3. Modern chocolate was invented in the 19th century
As mentioned above, all chocolate consumed took the form of a drink until the early 19th century. The key innovation that led to today’s chocolate bar can be attributed to Coenraad Johannes van Houten (1801-87), a Dutch chemist, whose father, Casparus, owned a chocolate factory. In 1828, father and son patented a hydraulic cocoa press that squashed half the cocoa butter from the beans. This all sounds rather dull, but the resultant âcake’ could be smashed into cocoa powder, which is used for making drinks and mixing with sugar to make today’s more familiar form of solid chocolate.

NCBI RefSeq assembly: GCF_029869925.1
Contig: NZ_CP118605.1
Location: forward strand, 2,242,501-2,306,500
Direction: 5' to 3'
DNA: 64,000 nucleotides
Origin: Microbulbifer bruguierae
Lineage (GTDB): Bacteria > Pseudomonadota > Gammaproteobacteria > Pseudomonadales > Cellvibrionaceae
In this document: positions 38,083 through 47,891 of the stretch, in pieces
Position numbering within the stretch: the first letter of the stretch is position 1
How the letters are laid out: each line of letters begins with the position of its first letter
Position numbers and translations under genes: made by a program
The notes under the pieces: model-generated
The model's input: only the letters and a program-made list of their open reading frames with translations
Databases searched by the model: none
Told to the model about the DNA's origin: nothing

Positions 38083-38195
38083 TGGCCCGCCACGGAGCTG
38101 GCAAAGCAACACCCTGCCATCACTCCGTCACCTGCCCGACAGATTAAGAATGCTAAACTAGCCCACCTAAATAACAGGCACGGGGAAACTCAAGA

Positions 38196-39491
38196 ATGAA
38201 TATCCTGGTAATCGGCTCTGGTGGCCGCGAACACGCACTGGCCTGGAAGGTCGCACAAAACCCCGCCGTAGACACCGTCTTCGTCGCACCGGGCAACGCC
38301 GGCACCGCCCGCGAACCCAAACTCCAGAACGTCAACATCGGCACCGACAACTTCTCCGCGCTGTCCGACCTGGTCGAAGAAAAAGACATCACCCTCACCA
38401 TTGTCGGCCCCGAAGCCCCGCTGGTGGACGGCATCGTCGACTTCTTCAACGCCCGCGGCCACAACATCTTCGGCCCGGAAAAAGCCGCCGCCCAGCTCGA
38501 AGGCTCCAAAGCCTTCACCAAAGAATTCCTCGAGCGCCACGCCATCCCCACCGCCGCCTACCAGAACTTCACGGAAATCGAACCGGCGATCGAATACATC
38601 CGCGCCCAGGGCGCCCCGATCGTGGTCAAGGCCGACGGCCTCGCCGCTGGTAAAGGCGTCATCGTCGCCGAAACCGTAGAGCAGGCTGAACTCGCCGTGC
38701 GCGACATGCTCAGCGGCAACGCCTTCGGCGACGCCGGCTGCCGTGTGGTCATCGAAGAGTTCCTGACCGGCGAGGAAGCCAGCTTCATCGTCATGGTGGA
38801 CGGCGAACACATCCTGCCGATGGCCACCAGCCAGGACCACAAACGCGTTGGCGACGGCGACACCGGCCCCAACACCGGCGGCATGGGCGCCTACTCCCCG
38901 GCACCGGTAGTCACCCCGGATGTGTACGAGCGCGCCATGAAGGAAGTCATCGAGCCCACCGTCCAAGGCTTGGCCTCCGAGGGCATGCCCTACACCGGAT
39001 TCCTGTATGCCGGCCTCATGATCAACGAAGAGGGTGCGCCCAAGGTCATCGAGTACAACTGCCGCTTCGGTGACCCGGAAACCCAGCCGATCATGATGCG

The bar itself, however, was not invented until 1847, when the British confectioner Joseph Fry (1777-1861) learned how to add the cocoa butter back into the mixture to make a mouldable substance that could be sold in bars. Other companies, such as the more familiar Cadburys, soon followed suit. Milk chocolate, the most popular form of modern chocolate, was invented in 1875 by the Swiss chocolatier Daniel Peter, who added powdered milk invented by his neighbour Henri NestlÃ© into the paste. The resultant product was so successful that the pair founded… you’ve guessed it, NestlÃ©, the world’s largest food company.